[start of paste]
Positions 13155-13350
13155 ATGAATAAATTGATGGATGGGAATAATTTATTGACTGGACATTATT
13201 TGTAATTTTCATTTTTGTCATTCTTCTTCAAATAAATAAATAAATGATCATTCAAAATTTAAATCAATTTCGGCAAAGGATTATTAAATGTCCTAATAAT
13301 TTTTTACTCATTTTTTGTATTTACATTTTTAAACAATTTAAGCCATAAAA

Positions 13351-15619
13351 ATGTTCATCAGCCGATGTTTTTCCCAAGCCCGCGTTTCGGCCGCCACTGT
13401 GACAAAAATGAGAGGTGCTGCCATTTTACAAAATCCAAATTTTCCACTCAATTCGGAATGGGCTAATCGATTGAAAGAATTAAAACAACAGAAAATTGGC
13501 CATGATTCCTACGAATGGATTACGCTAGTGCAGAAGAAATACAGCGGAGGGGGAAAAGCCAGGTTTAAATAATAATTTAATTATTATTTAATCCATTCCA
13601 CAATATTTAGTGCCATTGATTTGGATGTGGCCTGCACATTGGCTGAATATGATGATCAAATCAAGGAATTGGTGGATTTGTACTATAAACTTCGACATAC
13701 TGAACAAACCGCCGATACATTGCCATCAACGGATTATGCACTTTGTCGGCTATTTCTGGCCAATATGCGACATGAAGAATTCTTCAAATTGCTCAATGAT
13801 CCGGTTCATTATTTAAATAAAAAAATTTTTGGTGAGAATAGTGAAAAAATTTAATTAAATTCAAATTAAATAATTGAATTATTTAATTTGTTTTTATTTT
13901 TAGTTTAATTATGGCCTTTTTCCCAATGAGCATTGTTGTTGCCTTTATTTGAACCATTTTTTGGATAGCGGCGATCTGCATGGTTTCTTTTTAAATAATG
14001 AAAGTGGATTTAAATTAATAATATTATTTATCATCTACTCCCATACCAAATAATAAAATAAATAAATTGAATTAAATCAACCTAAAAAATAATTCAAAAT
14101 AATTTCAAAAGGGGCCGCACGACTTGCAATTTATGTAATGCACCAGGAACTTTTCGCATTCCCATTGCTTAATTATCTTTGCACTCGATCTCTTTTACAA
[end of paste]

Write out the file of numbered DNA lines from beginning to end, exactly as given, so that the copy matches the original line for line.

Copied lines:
Positions 13155-13350
13155 ATGAATAAATTGATGGATGGGAATAATTTATTGACTGGACATTATT
13201 TGTAATTTTCATTTTTGTCATTCTTCTTCAAATAAATAAATAAATGATCATTCAAAATTTAAATCAATTTCGGCAAAGGATTATTAAATGTCCTAATAAT
13301 TTTTTACTCATTTTTTGTATTTACATTTTTAAACAATTTAAGCCATAAAA

Positions 13351-15619
13351 ATGTTCATCAGCCGATGTTTTTCCCAAGCCCGCGTTTCGGCCGCCACTGT
13401 GACAAAAATGAGAGGTGCTGCCATTTTACAAAATCCAAATTTTCCACTCAATTCGGAATGGGCTAATCGATTGAAAGAATTAAAACAACAGAAAATTGGC
13501 CATGATTCCTACGAATGGATTACGCTAGTGCAGAAGAAATACAGCGGAGGGGGAAAAGCCAGGTTTAAATAATAATTTAATTATTATTTAATCCATTCCA
13601 CAATATTTAGTGCCATTGATTTGGATGTGGCCTGCACATTGGCTGAATATGATGATCAAATCAAGGAATTGGTGGATTTGTACTATAAACTTCGACATAC
13701 TGAACAAACCGCCGATACATTGCCATCAACGGATTATGCACTTTGTCGGCTATTTCTGGCCAATATGCGACATGAAGAATTCTTCAAATTGCTCAATGAT
13801 CCGGTTCATTATTTAAATAAAAAAATTTTTGGTGAGAATAGTGAAAAAATTTAATTAAATTCAAATTAAATAATTGAATTATTTAATTTGTTTTTATTTT
13901 TAGTTTAATTATGGCCTTTTTCCCAATGAGCATTGTTGTTGCCTTTATTTGAACCATTTTTTGGATAGCGGCGATCTGCATGGTTTCTTTTTAAATAATG
14001 AAAGTGGATTTAAATTAATAATATTATTTATCATCTACTCCCATACCAAATAATAAAATAAATAAATTGAATTAAATCAACCTAAAAAATAATTCAAAAT
14101 AATTTCAAAAGGGGCCGCACGACTTGCAATTTATGTAATGCACCAGGAACTTTTCGCATTCCCATTGCTTAATTATCTTTGCACTCGATCTCTTTTACAA